EMSB proud of alumni who have gone on to teach French in our system
The English Montreal School Board is proud to count among many of our own graduates who went on to become French teachers
Jessica Monti’s career in education has seen her teach French (langue maternelle), history, geography and plastic arts at Rosemount High School and Vincent Massey Collegiate before ultimately serving in administrative roles at East Hill and Pierre de Coubertin Elementary Schools.
As a student herself in Vincent Massey’s specialized langue d’enseignement French program, Ms. Monti was exposed to the same French language curriculum as that of French schools. The program, designed for those with an already strong grasp of the French language, proved to be a perfect fit for Ms. Monti.
“I was in a program designed to provide me with the very best French knowledge,” said Ms. Monti. “I spoke French at home and I spent my summers at a French camp where I made francophone friends. I had the chance to take what the EMSB was giving me and reinforce it with whatever opportunities I had outside of school. It gave me the base for what I was able to do afterwards.”
Now vice-principal at Pierre-de-Coubertin Elementary School, Ms. Monti ensures her own exposure to French at a young age across all areas of her childhood is replicated and reinforced with today’s students.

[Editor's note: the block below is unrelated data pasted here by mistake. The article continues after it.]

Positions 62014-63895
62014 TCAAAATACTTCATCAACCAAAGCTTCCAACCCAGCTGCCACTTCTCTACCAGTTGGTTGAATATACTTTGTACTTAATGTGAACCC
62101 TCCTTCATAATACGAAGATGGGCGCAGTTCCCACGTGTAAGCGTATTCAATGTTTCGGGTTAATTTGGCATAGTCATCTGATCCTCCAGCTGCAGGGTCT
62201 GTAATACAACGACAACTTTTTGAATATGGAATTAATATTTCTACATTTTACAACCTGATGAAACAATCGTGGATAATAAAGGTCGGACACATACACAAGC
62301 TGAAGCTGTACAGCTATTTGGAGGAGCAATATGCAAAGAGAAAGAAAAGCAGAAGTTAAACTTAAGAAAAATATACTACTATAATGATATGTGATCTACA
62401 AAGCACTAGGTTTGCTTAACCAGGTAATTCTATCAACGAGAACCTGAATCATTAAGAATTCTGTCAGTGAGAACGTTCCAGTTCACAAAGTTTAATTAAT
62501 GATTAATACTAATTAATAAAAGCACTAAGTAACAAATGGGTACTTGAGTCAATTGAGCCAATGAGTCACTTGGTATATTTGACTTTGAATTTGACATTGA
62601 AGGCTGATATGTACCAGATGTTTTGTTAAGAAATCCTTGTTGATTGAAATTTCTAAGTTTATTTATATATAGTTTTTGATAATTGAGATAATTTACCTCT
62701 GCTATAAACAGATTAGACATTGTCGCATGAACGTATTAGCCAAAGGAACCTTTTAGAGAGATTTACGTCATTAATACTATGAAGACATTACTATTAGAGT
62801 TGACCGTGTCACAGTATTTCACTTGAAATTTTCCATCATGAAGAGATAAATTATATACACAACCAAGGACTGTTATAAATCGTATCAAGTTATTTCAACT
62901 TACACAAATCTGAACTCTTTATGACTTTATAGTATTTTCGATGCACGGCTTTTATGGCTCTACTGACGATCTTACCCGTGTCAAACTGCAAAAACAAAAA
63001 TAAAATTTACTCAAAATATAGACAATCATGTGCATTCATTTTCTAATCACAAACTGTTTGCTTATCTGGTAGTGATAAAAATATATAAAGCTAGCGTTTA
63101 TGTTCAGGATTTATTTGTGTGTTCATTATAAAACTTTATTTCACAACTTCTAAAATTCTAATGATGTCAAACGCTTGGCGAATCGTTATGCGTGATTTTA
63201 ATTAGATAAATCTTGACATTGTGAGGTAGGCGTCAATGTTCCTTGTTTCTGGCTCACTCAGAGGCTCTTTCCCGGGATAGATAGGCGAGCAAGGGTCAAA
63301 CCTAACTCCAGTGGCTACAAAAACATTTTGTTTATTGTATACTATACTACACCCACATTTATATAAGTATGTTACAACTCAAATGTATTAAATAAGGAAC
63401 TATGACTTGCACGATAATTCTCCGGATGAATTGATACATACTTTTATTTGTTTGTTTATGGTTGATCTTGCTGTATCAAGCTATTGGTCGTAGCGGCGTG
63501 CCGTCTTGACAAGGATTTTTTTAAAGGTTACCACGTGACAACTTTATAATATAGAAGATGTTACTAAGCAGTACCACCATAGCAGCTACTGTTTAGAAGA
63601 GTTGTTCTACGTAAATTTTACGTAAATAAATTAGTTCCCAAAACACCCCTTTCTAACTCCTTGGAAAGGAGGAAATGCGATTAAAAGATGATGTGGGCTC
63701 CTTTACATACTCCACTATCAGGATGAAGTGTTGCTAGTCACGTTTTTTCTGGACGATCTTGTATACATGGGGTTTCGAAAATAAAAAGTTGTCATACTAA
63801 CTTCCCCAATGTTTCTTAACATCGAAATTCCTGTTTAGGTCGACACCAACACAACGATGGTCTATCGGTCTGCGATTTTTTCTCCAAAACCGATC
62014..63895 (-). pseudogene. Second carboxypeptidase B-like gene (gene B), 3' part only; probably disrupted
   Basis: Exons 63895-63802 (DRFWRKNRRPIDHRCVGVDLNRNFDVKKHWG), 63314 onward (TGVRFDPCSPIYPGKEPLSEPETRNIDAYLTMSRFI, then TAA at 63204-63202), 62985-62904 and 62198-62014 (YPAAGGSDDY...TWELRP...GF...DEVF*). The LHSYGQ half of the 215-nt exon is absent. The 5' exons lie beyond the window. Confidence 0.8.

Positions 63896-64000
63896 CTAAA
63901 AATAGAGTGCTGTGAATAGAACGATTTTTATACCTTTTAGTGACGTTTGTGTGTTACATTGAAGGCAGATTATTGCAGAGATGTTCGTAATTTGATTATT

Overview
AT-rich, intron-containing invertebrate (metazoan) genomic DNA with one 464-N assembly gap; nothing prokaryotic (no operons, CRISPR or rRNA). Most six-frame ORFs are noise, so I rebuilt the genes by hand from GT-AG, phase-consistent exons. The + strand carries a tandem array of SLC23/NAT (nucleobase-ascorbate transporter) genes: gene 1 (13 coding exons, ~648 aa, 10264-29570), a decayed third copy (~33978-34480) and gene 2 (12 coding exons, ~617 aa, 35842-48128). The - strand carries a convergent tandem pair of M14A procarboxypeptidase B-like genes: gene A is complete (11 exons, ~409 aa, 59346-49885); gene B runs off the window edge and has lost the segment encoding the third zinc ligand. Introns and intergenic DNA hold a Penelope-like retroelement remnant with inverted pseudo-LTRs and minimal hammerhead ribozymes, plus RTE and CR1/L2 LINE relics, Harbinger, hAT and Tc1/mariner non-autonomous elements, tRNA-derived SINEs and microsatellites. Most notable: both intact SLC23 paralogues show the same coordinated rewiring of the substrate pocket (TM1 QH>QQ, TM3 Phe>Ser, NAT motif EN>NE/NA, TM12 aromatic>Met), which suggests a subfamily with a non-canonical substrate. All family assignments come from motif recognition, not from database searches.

“French is not just a class; it’s also part of school life,” said Ms. Monti. “We have activities, outings, and field trips in French. We preach bilingualism every day and it is a mindset throughout the entire school. When the school embraces opportunities to utilize French outside of the classroom, that’s what makes the difference.”
Bianca Silvina Coverini
Bianca Silvina Coverini grew up only speaking English at home. Nevertheless, she found herself pursuing a career in French education, thanks, in large part, to the French immersion programs she attended at both Willingdon Elementary in NDG and Westmount High School.
“I would not be where I am today without the Immersion Program at the board,” said Ms. Coverini, who now teaches Grade 2 French and Math at St. Monica Elementary in NDGà. “It provided me with a solid understanding of the language, which helped me not only in my career, but in social settings as well. I have very fond memories of my French teachers, who were nothing but patient and supportive in learning a new language.”
Ms. Coverini began at the EMSB in 2018, having completed her bachelor’s degree in Kindergarten and Elementary Education at McGill. She would go on to complete a one-year course entitled Microprogramme de 2e cycle en enseignement du français langue seconde.
Ms. Coverini aims to impart her love of French to her students and hopes even more parents and students join the French immersion programs.
“The EMSB programs allow you to be functionally fluent in French and gives you the confidence and ability to use French effectively in your daily lives,” she said. “I think that the benefits of bilingual education is an asset for future employment and something that all students can only benefit from.”